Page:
Whatsoever things are true, whatsoever modest, whatsoever just, whatsoever holy, whatsoever lovely, whatsoever of good fame, if there be any virtue, if any praise of discipline, think on these things. (Philippians 4:8)

Be, then, like an empty, yearning space made ready for the advent of God. Be silent. Expect the advent of God. Receive the Word that strikes your ears. Hold fast to the Word that, in choir and in lectio divina, comes out of your mouth. Say with Our Lady, “I found him whom my soul loveth: I held him: and I will not let him go” (Canticle 3:4).

Receive the Word that rests upon your tongue and descends—the Flesh of God!—into your flesh. Enclose the hidden God within the temple of your heart. Let the light of the Word dispel your inner darkness. Let the sweetness of the Word be in you the antidote to every trace of bitterness. Let the love of the Word disarm in you every resistance to the triumph of grace. Let the radiant countenance of the Word exorcise all your fears. Let the love of the Word embrace you and hold you fast: “His left hand is under my head, and his right hand shall embrace me” (Canticle 2:6).

And, then, let the Word who descends into you rise from you in His movement of return to the Father: “I ascend to my Father and to your Father, to my God and your God” (John 20:17). He is the Priest; offer Him your heart as His altar. He is the Victim; make Him your one offering and, in offering Him who unites Himself to you, offer yourself by uniting yourself to Him. Know that the Word who descends into your heart, and who rises from your heart to the Father, will return one day to take you to Himself that you may be where He is, where Our Lady is—the Queen arrayed in gold (Psalm 44:10)— and where He would have you be.

Father, I will that where I am, they also whom thou hast given me may be with me; that they may see my glory which thou hast given me, because thou hast loved me before the creation of the world. (John 17:24)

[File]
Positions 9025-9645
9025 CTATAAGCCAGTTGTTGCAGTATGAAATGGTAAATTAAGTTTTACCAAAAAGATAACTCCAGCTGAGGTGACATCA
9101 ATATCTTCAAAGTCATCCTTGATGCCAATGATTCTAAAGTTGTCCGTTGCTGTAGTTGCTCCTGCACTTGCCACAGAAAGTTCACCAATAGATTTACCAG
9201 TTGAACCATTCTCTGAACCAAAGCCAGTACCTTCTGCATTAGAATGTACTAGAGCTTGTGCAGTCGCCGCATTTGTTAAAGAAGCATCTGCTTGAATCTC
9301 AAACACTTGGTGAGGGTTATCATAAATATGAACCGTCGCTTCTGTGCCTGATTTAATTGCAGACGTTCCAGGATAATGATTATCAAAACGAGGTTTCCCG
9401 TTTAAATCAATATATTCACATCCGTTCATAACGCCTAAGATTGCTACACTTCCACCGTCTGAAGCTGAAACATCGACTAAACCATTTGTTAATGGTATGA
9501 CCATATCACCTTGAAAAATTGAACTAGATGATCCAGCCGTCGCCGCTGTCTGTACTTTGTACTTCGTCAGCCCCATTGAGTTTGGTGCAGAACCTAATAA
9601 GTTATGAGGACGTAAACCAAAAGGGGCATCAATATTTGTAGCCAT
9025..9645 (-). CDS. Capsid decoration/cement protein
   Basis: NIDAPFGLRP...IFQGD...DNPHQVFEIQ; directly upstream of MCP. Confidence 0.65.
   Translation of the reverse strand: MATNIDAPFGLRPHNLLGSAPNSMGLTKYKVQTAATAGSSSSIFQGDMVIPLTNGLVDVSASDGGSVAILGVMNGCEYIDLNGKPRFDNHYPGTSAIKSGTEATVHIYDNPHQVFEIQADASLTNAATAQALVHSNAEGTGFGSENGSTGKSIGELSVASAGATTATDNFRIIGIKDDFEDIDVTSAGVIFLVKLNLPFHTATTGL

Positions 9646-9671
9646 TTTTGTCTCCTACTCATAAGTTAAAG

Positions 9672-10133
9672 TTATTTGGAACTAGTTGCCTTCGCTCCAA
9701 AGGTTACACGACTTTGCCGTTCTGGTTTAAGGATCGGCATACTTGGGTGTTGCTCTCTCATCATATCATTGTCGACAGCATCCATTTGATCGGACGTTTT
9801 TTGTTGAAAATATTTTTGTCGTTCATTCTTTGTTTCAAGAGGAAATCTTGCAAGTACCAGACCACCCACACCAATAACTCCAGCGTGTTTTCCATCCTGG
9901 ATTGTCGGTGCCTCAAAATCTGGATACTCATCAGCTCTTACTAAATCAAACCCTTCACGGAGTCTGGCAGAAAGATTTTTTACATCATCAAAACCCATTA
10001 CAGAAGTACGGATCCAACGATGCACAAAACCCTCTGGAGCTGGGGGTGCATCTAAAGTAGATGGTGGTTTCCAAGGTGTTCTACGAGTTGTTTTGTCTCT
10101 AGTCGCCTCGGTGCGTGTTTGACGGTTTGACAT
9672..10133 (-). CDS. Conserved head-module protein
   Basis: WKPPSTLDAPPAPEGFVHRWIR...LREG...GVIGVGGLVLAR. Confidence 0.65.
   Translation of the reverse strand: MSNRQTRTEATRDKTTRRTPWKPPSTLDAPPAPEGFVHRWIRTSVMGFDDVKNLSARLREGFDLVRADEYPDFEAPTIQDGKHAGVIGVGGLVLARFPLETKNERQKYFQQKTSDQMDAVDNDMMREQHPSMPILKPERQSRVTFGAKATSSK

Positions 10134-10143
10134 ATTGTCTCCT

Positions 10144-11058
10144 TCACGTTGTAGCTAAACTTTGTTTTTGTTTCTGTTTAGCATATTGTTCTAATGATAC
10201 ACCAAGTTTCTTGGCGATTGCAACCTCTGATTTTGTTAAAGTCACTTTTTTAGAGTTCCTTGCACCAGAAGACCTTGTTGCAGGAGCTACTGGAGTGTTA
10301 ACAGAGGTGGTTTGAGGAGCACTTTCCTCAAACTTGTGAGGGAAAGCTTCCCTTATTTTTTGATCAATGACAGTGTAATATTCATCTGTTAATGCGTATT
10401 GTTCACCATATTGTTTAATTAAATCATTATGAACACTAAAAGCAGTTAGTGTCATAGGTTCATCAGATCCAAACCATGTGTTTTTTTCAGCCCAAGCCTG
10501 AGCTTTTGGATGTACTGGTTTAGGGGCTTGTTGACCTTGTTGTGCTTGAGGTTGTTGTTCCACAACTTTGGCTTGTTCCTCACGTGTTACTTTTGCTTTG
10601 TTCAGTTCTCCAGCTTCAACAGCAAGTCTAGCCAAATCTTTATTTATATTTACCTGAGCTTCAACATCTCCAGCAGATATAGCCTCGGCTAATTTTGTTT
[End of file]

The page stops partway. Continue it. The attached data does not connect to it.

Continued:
Today’s grace—the particular grace of the Missus Est—is one of a new beginning. Today is the day of Advent in which everything starts afresh. A new beginning in the world—through Mary. A new beginning in the Church—through Mary. A new beginning in you and in me—through Mary. And in this beginning lies hidden, like the grain of wheat buried in the earth (John 12:24), the promise and the secret of our end, for “no word shall be impossible with God” (Luke 1:37).

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Situated amidst pasture land and forest in the eastern reaches of County Meath, Silverstream Priory was founded in 2012 at the invitation of the Most Reverend Michael Smith, Bishop of Meath, and canonically erected as an autonomous monastery of diocesan right on 25 February 2017. The property belonged, from the early 15th century, to the Preston family, premier Viscounts of Ireland and Lords of Gormanston. In 1843 Thomas Preston (1817-1903), son of Jenico Preston, the 12th Viscount (1775-1860), built what today is Silverstream Priory.

Silverstream Priory is a providential realisation of the cherished project of Abbot Celestino Maria Colombo, O.S.B. (1874–1935), who, following the impetus given by Catherine–Mectilde de Bar in the 17th century, sought to establish a house of Benedictine monks committed to ceaseless prayer before the Most Holy Sacrament of the Altar in a spirit of reparation. The community of Silverstream Priory holding to the use of Latin and Gregorian Chant, celebrate the Divine Office in its traditional Benedictine form and Holy Mass in the “Usus Antiquior” of the Roman Rite. Praying and working in the enclosure of the monastery, the monks of Silverstream keep at heart the sanctification of priests labouring in the vineyard of the Lord. They undertake various works compatible with their monastic vocation, notably the development of the land and gardens, hospitality to the clergy in need of a spiritual respite, scholarly work, and publishing.